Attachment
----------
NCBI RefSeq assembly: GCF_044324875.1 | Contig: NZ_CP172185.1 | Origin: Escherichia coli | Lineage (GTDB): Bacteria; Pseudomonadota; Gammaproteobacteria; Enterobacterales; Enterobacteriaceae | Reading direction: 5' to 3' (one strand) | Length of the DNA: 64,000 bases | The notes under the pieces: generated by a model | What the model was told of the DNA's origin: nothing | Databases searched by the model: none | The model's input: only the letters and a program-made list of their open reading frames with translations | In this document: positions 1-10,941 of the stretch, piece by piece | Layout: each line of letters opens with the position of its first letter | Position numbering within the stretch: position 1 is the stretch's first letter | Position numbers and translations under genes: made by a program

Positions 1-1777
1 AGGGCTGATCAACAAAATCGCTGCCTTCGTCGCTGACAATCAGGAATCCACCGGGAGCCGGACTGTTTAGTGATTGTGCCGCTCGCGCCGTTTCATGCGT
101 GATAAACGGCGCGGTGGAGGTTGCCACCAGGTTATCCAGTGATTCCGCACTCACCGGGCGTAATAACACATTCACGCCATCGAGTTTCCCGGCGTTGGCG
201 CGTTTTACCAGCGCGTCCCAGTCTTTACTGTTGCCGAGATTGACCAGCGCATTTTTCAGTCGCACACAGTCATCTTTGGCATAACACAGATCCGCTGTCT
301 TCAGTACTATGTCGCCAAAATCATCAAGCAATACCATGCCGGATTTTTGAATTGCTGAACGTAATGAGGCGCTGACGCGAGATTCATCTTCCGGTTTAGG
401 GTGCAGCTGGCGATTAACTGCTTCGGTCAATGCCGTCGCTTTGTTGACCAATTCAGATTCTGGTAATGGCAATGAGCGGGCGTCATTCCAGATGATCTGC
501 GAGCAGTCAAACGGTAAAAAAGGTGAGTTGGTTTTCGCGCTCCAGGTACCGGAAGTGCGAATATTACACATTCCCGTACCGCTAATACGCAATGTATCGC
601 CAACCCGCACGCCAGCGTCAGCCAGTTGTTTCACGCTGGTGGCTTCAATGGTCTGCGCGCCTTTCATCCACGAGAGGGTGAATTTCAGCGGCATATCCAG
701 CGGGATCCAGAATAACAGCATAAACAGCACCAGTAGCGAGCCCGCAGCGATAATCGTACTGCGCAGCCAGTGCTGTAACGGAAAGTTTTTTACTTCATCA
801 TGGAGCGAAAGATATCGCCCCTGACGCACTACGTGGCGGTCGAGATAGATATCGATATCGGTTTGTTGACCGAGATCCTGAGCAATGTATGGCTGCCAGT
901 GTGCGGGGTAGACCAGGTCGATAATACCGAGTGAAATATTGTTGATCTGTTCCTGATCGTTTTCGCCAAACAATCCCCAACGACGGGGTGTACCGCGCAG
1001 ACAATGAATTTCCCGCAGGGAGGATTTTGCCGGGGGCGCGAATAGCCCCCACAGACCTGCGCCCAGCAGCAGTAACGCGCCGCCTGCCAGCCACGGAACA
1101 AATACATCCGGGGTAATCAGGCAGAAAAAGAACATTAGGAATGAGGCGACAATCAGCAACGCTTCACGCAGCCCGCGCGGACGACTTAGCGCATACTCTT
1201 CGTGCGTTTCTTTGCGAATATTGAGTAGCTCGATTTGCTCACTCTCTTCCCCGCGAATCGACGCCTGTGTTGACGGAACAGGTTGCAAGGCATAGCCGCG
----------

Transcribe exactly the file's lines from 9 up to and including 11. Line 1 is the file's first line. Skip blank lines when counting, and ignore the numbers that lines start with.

601 CAACCCGCACGCCAGCGTCAGCCAGTTGTTTCACGCTGGTGGCTTCAATGGTCTGCGCGCCTTTCATCCACGAGAGGGTGAATTTCAGCGGCATATCCAG
701 CGGGATCCAGAATAACAGCATAAACAGCACCAGTAGCGAGCCCGCAGCGATAATCGTACTGCGCAGCCAGTGCTGTAACGGAAAGTTTTTTACTTCATCA
801 TGGAGCGAAAGATATCGCCCCTGACGCACTACGTGGCGGTCGAGATAGATATCGATATCGGTTTGTTGACCGAGATCCTGAGCAATGTATGGCTGCCAGT